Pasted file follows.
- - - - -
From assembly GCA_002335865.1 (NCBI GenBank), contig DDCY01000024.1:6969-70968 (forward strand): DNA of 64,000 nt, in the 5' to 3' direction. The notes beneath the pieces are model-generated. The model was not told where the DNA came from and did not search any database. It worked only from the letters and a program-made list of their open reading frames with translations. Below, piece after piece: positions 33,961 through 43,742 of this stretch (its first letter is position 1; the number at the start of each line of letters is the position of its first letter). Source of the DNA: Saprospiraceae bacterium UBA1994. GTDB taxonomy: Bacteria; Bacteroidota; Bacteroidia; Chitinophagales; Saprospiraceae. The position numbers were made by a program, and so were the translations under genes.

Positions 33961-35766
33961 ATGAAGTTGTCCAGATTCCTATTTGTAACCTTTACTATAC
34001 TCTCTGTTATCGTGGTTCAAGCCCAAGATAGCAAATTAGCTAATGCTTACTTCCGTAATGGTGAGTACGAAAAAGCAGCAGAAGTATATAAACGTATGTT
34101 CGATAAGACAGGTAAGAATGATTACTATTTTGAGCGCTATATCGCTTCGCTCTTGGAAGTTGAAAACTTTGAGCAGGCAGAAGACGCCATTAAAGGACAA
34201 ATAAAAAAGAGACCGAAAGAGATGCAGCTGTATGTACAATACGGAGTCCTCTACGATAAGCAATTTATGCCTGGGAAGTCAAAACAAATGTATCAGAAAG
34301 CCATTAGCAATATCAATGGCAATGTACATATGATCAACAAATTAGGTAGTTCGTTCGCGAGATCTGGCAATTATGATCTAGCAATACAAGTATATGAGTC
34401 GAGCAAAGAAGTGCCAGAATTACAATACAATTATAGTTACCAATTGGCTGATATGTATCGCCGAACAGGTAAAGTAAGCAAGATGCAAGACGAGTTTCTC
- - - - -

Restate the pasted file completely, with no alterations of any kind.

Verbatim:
From assembly GCA_002335865.1 (NCBI GenBank), contig DDCY01000024.1:6969-70968 (forward strand): DNA of 64,000 nt, in the 5' to 3' direction. The notes beneath the pieces are model-generated. The model was not told where the DNA came from and did not search any database. It worked only from the letters and a program-made list of their open reading frames with translations. Below, piece after piece: positions 33,961 through 43,742 of this stretch (its first letter is position 1; the number at the start of each line of letters is the position of its first letter). Source of the DNA: Saprospiraceae bacterium UBA1994. GTDB taxonomy: Bacteria; Bacteroidota; Bacteroidia; Chitinophagales; Saprospiraceae. The position numbers were made by a program, and so were the translations under genes.

Positions 33961-35766
33961 ATGAAGTTGTCCAGATTCCTATTTGTAACCTTTACTATAC
34001 TCTCTGTTATCGTGGTTCAAGCCCAAGATAGCAAATTAGCTAATGCTTACTTCCGTAATGGTGAGTACGAAAAAGCAGCAGAAGTATATAAACGTATGTT
34101 CGATAAGACAGGTAAGAATGATTACTATTTTGAGCGCTATATCGCTTCGCTCTTGGAAGTTGAAAACTTTGAGCAGGCAGAAGACGCCATTAAAGGACAA
34201 ATAAAAAAGAGACCGAAAGAGATGCAGCTGTATGTACAATACGGAGTCCTCTACGATAAGCAATTTATGCCTGGGAAGTCAAAACAAATGTATCAGAAAG
34301 CCATTAGCAATATCAATGGCAATGTACATATGATCAACAAATTAGGTAGTTCGTTCGCGAGATCTGGCAATTATGATCTAGCAATACAAGTATATGAGTC
34401 GAGCAAAGAAGTGCCAGAATTACAATACAATTATAGTTACCAATTGGCTGATATGTATCGCCGAACAGGTAAAGTAAGCAAGATGCAAGACGAGTTTCTC